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AGRICULTURE REPORT - Locusts in North Africa - 2004-08-02

Broadcast: August 3, 2004

This is Steve Ember with the VOA Special English Agriculture Report.

An invasion of locusts from Northwest Africa continues to affect several countries. The United Nations said the number of insects invading crop areas in Mali, Mauritania and Senegal increased in the past two weeks. Locusts have also entered Niger. And the U.N. Food and Agriculture Organization warned last week that locusts could reach Burkina Faso as well.

But the F.A.O. said there were signs of improvement in other areas. Intensive operations to control the locusts began in Northwest Africa in February.

The huge movement of locusts started in Algeria and Morocco. Young locusts began to leave their native territory to search for new places to mate and lay eggs. This migration can cover hundreds or even thousands of kilometers.

Winds can help the flying insects travel long distances. In July, some desert locusts from North Africa arrived on the Cape Verde Islands. The islands are five hundred kilometers from the coast of Africa.

During migrations, locusts eat huge amounts of food. The Food and Agriculture Organization says locusts eat their own weight in food every day. One locust weighs only about two grams. But one ton of locusts can eat about as much food as two thousand five hundred people.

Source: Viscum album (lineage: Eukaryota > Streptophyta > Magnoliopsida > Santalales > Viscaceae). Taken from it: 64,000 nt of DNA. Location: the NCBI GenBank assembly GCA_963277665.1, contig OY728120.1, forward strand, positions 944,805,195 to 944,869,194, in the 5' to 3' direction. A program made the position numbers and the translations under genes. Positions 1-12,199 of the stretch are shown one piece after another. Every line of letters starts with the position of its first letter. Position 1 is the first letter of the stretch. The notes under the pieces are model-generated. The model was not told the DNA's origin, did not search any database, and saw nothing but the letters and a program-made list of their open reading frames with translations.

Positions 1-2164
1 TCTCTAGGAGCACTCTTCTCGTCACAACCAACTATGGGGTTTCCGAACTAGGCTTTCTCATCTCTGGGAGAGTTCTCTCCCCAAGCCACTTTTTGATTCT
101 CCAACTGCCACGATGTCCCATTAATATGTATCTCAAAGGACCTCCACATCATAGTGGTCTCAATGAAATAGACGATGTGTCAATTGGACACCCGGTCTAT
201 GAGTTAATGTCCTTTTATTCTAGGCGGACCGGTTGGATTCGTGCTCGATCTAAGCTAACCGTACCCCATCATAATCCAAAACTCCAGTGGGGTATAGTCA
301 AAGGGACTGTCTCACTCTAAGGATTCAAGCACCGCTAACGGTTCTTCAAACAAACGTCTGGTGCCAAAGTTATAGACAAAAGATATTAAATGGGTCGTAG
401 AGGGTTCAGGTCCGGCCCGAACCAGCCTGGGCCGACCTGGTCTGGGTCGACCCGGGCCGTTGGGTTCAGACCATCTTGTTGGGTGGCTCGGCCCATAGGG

Several countries have asked for aid to control the locusts. So far, there have been international promises of nine million dollars in emergency assistance. Officials from nine countries organized a meeting last week in Algiers to discuss ways to deal with the crisis.

Algeria and Morocco have used chemical poisons. The two countries have treated more than one million five hundred thousand hectares. But good weather conditions have helped the spread of locusts to the south.

Chemicals can be used to kill existing groups of insects. But most of these insecticides are very poisonous and should be kept away from places were farm animals may feed.

By the middle of July, there was a decrease reported in the number of hectares treated in Morocco and Libya. The F.A.O. said this suggests that the situation should become calm in the area in the next few weeks.

Experts say it is important to treat a locust outbreak quickly. After an outbreak, farmers can turn the soil in their fields in late autumn. This can help to destroy some locust eggs.

This VOA Special English Agriculture Report was written by Mario Ritter. This is Steve Ember.